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  • Three Poems
  • Alice Fulton

Southbound in a Northbound Lane Call the Mainland

It might mean immersion, that sign   I’ve used as title, the sign I call a bride after the recessive threads in lace == the stitches forming deferential     space around the firm design.       It’s the unconsidered mortar between the silo’s bricks == never admired       when we admire the holdfast of the tiles (their copper of a robin’s   breast abstracted into flat).

  It’s a seam made to show, the deckle edge == constructivist touch.   The double equal that’s nowhere to be found       in math. The dash   to the second power == dash to the max.

It might make visible the acoustic signals of things about to flame. It might   let thermal expansion be syntactical. Let it add stretch       while staying reticent, unspoken as a comma. Don’t get angry == protest == but a comma seems so natural, you don’t see it when you read: it’s gone to pure transparency. Yes but.

        The natural is what poetry contests. Why else the line == why stanza == why   meter and the rest. Like wheels on snow     that leave a wake == that tread in white       without dilapidating       mystery == hinging     one phrase to the next == the brides. Thus wed == the sentence cannot tell whether it will end or melt or give     way to the fabulous == the snow that is the mortar between winter’s bricks == the wick that is       the white between the ink

Southbound In A Northbound Lane

A fetish is a story masquerading as an object.

—Robert Stoller

Her anatomically-correct smile turned to frown when she turned upside down: the inflatable naked woman the student body tossed, cum laude, through the graduating bleachers. Like gossip, a bubble bred for turbulence,     she tumbled to the Ph.D.’s, who stuffed her under their seats.

  I think the trick to falling is never landing   in the palm of someone’s hand. The lyric, which majored in ascent, is free now to labor and cascade. What goes up must ==         Waterfalling means the story visits tributaries at a distance from itself. Consider what it takes to get us off the ground: what engines laying waste to oil. I’d rather hit the silk from a span and let gravity enhance my flight. Though the aerodynamics of jets are steadystate and can be calibrated, I’d rather trust a parachute,     which exists in flux and can’t be touched by mathematical fixations.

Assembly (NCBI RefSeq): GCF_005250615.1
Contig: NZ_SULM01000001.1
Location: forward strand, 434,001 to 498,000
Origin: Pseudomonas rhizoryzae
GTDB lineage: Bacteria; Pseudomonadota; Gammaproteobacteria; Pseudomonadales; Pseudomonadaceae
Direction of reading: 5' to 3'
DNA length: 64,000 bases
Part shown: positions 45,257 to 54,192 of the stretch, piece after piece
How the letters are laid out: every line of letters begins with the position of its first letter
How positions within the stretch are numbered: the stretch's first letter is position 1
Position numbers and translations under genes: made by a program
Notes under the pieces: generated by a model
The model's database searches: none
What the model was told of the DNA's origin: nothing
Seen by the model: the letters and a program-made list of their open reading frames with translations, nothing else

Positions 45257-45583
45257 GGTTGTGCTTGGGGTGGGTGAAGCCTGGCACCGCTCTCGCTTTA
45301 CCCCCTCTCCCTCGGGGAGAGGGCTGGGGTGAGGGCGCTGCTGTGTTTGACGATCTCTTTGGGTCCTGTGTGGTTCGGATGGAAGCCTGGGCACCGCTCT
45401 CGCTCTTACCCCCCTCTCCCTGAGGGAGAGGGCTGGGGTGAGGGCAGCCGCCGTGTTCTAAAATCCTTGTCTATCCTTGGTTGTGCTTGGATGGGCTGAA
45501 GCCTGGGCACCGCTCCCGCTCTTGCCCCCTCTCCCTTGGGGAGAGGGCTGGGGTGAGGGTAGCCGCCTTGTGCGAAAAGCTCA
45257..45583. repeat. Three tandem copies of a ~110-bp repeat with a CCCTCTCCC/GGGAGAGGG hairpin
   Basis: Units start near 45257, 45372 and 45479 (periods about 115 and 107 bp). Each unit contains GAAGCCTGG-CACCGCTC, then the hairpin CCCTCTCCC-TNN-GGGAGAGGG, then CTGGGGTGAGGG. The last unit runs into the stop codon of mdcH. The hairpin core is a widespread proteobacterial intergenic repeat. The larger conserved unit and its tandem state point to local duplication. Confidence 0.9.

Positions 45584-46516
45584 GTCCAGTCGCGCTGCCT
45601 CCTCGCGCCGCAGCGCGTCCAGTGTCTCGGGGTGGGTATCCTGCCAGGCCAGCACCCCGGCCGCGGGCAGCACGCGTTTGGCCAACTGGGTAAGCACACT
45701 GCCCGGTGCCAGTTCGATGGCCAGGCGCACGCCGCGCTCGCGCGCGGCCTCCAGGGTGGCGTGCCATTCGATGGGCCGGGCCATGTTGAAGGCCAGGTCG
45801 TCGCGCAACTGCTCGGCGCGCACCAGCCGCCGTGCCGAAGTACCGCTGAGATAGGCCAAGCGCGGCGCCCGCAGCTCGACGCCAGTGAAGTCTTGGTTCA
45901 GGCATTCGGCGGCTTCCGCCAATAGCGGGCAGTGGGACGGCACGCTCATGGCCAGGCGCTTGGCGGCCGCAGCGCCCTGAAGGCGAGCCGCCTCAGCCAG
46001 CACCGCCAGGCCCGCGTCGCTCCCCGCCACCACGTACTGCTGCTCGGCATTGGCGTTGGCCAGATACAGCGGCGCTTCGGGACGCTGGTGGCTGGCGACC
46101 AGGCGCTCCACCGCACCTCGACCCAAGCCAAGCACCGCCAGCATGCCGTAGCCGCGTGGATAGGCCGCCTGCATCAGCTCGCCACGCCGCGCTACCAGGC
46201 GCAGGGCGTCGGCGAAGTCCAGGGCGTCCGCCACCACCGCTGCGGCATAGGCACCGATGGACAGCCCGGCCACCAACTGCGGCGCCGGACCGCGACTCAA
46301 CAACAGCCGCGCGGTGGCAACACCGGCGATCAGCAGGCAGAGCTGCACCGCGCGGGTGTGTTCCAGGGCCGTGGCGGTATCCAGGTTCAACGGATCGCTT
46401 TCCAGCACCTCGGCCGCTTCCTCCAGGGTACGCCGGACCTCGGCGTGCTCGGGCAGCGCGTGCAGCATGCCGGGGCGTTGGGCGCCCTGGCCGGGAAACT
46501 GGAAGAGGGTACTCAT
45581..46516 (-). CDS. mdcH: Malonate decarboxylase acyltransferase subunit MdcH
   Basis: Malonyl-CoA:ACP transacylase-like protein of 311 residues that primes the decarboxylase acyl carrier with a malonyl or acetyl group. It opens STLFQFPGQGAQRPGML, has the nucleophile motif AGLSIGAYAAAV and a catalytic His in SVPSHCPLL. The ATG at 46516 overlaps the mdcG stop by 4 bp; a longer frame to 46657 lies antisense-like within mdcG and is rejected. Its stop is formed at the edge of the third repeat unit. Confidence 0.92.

In what disguise will she arrive —   whose dissent is imminent yet unscripted —   offensive as necessary?   Whose correct context is the sky. Arrive like something spit out of a prism in a primary tiger bodice. Be modern as an electronic vigil light, precisely delicate as nylon, the ripstop kind, that withstands 40 pounds of pull per inch.

  Spectators, if we jump together,   we’ll bring the bleachers down. “I was frightened. My flesh hissed and I thought I’d perished, but the sensation of descent vanishes once the body stops accelerating. It’s astonishing how nothingness firms up. Air takes on mass. The transparent turns substantial. I stretched out on that dense blue bed until the canopy expanded like a lung shoved from my body, plucking me off the nothing matt. What held me up was hard to glimpse but intimate as mind or soul. I sensed it was intensely friendly. I almost thought it cared for me.”

  If you can’t love me, let me down gently.   If you can’t love me, don’t touch me. If we descend together like Olympic skydivers or snowflakes we can form patterns in freefall. Like a beeswarm, we can make a brain outside the body. When falling is a means of flying, the technique is to release.

  How many worlds do you want,   my unpopular bodhisattva?   Let’s sneak one past the culture’s   fearless goalies, be neither one nor the other, but a third being, formerly thought de trop. Before I throw my body off, my enemy of the state, I’m going to kneel and face the harsh music that is space.

Call The Mainland

Nature hates a choir. Have you noticed   the lack of chorus in the country every dawn? The birds...

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